We are not alone in coming under such attack. The Israeli Defense Minister Moshe Ya’alon called the director of the Israeli organization Breaking the Silence a traitor, and her grandparents received calls defaming her.
The movement to end the occupation through support of BDS has also come under attack. Modeled after the campaign that played an important role in bringing an end to apartheid in South Africa, BDS supporters have been working for over a decade to achieve freedom, justice, and equality for Palestinians, advocating for Palestinian human rights across the globe. As the movement has gained momentum, so too have the parties that seek to undermine its work. Supporters of BDS have been labeled “delegitimizers” and numerous anti-boycott laws have passed in Israel – and even in state legislatures in the United States in open defiance of your First Amendment.
These threats have become personal. During a recent conference in Jerusalem on combating BDS, Israeli Intelligence Minister Yisrael Katz incited violence against supporters of BDS, using language that suggested their “civil targeted killing.” While the Minister went on to say that Israel will combat BDS with everything at its disposal but stopped short of including physical harm, given the tense and increasingly racist political climate, defenders of Palestinian human rights would be imprudent not to take these threats seriously.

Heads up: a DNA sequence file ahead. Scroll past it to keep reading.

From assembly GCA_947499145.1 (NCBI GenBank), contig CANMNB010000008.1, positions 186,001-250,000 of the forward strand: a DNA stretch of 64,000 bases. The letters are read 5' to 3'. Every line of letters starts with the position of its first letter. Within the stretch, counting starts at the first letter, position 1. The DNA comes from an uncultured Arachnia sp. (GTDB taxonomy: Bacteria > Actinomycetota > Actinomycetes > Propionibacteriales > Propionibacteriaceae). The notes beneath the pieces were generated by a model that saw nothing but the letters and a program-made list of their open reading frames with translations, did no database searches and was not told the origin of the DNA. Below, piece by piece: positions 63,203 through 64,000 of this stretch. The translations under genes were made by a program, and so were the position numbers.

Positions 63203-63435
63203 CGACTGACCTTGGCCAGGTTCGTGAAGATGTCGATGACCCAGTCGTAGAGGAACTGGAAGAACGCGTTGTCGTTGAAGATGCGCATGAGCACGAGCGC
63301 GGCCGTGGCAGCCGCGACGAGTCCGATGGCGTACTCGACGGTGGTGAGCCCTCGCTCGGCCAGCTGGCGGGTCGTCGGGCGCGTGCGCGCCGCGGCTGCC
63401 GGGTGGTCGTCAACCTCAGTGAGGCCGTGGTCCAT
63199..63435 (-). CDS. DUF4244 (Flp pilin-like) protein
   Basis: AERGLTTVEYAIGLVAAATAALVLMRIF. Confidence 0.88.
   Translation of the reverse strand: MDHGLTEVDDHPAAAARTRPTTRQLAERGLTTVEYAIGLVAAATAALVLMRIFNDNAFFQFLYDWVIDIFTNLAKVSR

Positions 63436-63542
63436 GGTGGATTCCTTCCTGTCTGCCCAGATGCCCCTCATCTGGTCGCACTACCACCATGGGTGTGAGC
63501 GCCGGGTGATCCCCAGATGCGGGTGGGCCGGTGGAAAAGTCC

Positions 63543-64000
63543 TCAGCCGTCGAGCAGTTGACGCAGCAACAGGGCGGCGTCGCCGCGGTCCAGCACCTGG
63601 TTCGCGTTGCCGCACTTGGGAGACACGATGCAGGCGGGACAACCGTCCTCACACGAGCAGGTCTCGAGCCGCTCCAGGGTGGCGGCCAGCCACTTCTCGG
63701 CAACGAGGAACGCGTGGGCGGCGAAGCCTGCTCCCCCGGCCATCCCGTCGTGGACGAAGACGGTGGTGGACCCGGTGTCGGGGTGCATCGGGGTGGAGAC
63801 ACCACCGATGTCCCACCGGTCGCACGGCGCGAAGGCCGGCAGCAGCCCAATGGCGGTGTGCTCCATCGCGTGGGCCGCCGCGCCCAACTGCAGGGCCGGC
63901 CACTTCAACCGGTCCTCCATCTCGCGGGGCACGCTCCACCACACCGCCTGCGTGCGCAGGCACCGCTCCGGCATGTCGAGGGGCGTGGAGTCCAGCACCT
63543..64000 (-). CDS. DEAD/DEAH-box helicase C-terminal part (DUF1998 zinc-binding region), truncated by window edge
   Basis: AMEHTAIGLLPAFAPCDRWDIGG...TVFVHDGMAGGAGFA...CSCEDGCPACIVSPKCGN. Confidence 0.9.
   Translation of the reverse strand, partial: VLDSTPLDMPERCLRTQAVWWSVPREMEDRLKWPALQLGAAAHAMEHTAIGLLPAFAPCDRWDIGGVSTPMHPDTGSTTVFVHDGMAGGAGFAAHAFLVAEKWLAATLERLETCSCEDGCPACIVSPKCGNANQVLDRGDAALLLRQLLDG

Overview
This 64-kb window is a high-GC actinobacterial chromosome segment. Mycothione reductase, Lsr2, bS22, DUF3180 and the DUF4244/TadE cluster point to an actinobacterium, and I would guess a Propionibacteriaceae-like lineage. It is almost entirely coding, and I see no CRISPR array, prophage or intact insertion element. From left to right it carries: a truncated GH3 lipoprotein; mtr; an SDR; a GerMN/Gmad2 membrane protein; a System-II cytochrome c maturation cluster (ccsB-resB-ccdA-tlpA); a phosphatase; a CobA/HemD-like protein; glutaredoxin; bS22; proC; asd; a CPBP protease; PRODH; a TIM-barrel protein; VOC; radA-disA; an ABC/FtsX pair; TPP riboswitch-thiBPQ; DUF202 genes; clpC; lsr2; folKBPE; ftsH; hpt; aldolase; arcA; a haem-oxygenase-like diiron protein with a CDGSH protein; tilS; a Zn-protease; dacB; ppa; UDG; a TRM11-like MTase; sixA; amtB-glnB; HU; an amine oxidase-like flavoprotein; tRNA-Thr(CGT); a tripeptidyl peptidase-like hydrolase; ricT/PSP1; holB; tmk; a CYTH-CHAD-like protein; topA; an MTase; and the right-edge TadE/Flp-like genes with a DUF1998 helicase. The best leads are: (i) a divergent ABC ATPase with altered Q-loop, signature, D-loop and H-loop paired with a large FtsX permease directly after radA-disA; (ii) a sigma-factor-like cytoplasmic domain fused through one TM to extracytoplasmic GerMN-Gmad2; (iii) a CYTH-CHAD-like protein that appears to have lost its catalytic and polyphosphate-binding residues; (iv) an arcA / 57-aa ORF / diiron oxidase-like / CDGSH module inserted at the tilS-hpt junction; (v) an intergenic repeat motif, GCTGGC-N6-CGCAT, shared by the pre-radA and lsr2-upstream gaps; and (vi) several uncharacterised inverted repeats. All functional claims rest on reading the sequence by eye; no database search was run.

Israel is also not alone. Its efforts to silence defenders of Palestinian human rights have been bolstered and supported in the United States (including by some U.S. academic institutions) and several European Union (EU) member states. France has effectively criminalized boycott as “hate speech,” and the United Kingdom issued guidelines banning public bodies from engaging in boycott. The United States Congress is considering the Combating BDS Act of 2016, which seeks to authorize state and local governments to divest assets from, and prohibit investment in, any entity that “engages in a commerce or investment-related boycott, divestment or sanctions activity targeting Israel.” Notably, that draft legislation extends its reach to BDS-actions targeting business operations in “Israeli-controlled territories” – meaning the Israeli settlements in the West Bank including East Jerusalem, which are recognized as illegal under international law, and as illegitimate by the U.S.
Instead of observing their international legal obligations to hold Israel accountable for violations of human rights, the United States and members of the EU are chilling, punishing, and criminalizing what is protected political speech and one of the most effective non-violent tools available to Palestinians to combat the occupation.
Despite these actions, the recent call for an investigation into Israeli human rights violations by several members of the United States House of Representatives provides a glimmer of hope.
So, who will hold Israel accountable? As a civil society organization, we will continue to fight for an end to the occupation, and freedom, justice, and equality for all Palestinians, but the international community – and particularly grassroots American supporters of Palestinian freedom – will also play an important role.
Shawan Jabarin is Director of Al-Haq, the oldest Palestinian human rights organization based in Ramallah. He is currently in the U.S. on a CCR-sponsored trip with Raji Sourani, Director of the Palestinian Centre for Human Rights (PCHR) in Gaza.